French unions kept up pressure on President Emmanuel Macron to abandon his pension reform plans with a fourth day of demonstrations across the country Thursday, while the government said a compromise may be in sight.
Mr. Macron's plan to replace 42 different pension regimes with a single, points-based system and raise the age for a full pension to 64 from 62, has triggered strikes that entered their 36th day — a record for the transport sector.
"The mobilization is still there, and the anger, too," said Philippe Martinez, head of the far-left CGT union, which wants the government to abandon its proposals, on Europe 1 radio. "This reform is bad. We have propositions. We want to improve the current system. There are two conflicting plans. We're not against everything."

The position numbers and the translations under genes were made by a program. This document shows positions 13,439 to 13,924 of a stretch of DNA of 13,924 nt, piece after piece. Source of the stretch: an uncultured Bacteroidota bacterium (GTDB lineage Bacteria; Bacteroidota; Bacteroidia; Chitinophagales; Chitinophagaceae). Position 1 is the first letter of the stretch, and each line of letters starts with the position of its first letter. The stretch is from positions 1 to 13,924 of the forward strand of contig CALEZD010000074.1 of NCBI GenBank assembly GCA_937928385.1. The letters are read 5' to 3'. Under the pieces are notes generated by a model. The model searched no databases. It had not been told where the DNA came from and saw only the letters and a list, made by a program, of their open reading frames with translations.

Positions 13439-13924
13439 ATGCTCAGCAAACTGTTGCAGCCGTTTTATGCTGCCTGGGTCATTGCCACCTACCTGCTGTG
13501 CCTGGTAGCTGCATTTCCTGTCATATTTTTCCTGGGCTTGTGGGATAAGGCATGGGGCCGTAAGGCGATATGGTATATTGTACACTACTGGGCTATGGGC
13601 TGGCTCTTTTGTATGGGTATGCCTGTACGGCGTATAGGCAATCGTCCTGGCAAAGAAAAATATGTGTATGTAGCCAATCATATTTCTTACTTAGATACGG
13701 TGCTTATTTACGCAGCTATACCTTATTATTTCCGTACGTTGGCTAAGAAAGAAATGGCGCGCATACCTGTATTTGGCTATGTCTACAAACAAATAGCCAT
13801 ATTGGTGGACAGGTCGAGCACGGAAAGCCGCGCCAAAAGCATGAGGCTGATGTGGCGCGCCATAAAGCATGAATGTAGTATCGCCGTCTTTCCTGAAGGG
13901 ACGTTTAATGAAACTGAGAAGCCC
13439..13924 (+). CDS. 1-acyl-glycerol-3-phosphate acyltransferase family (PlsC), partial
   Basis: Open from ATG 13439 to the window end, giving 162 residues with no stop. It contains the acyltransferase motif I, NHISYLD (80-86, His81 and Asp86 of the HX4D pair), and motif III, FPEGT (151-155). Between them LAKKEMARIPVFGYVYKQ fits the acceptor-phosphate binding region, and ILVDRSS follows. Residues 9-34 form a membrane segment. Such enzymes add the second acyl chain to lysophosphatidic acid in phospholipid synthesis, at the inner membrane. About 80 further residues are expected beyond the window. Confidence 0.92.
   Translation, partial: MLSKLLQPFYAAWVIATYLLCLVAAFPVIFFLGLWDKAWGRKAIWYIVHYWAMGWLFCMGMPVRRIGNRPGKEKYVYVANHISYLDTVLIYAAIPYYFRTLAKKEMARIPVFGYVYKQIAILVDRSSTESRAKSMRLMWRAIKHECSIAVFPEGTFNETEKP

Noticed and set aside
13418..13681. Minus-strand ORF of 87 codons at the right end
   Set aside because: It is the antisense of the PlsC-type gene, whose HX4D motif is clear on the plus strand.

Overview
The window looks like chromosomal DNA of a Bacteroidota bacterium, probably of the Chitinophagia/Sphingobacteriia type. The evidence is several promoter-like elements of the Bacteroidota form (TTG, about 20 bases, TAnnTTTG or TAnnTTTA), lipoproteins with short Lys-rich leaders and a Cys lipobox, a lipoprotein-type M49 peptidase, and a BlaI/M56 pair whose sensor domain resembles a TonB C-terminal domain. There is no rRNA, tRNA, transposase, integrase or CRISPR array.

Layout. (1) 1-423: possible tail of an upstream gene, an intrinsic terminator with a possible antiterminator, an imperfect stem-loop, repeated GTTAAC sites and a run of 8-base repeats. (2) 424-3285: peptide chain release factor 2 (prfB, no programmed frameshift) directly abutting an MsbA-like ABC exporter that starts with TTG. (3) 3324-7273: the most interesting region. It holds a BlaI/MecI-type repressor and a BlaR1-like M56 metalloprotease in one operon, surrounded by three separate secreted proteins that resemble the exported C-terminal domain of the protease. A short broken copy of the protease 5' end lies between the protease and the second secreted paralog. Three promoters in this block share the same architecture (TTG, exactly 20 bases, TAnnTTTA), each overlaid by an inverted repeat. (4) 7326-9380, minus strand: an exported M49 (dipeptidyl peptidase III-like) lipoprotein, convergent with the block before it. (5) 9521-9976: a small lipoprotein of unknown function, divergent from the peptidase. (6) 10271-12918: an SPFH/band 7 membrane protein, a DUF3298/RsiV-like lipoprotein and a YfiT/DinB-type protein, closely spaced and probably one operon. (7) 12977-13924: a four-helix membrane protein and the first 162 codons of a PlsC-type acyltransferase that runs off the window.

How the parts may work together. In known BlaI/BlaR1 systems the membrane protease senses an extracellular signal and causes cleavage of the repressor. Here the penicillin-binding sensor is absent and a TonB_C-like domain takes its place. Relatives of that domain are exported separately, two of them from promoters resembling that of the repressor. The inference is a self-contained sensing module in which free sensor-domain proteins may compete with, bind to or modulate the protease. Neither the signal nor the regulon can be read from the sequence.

The CFDT union, which supports a universal points-based pension system, repeated its opposition Thursday to the age increase. "If the retirement age remains in the law, it's no," CFDT head Laurent Berger told the AFP news agency.
Following a proposal by the CFDT, the government is planning to meet with unions again on Friday to discuss a financing conference as it seeks to find a way to balance the cost of the pension system.